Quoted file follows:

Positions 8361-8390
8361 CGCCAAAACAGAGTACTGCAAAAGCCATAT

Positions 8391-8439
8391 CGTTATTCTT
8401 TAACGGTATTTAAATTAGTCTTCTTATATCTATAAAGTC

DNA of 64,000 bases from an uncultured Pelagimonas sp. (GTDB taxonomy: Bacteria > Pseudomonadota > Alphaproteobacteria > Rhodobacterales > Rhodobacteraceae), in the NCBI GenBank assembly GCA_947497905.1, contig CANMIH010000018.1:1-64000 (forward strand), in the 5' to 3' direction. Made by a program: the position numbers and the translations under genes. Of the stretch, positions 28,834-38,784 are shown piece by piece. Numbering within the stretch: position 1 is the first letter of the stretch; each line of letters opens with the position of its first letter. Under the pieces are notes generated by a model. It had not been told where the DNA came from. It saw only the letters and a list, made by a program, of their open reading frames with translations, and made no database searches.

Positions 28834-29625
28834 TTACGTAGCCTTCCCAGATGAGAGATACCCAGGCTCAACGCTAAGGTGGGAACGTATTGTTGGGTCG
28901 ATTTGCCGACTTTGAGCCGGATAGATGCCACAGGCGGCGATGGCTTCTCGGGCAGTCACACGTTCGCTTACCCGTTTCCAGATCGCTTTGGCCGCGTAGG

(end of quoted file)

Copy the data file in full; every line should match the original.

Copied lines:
Positions 8361-8390
8361 CGCCAAAACAGAGTACTGCAAAAGCCATAT

Positions 8391-8439
8391 CGTTATTCTT
8401 TAACGGTATTTAAATTAGTCTTCTTATATCTATAAAGTC

DNA of 64,000 bases from an uncultured Pelagimonas sp. (GTDB taxonomy: Bacteria > Pseudomonadota > Alphaproteobacteria > Rhodobacterales > Rhodobacteraceae), in the NCBI GenBank assembly GCA_947497905.1, contig CANMIH010000018.1:1-64000 (forward strand), in the 5' to 3' direction. Made by a program: the position numbers and the translations under genes. Of the stretch, positions 28,834-38,784 are shown piece by piece. Numbering within the stretch: position 1 is the first letter of the stretch; each line of letters opens with the position of its first letter. Under the pieces are notes generated by a model. It had not been told where the DNA came from. It saw only the letters and a list, made by a program, of their open reading frames with translations, and made no database searches.

Positions 28834-29625
28834 TTACGTAGCCTTCCCAGATGAGAGATACCCAGGCTCAACGCTAAGGTGGGAACGTATTGTTGGGTCG
28901 ATTTGCCGACTTTGAGCCGGATAGATGCCACAGGCGGCGATGGCTTCTCGGGCAGTCACACGTTCGCTTACCCGTTTCCAGATCGCTTTGGCCGCGTAGG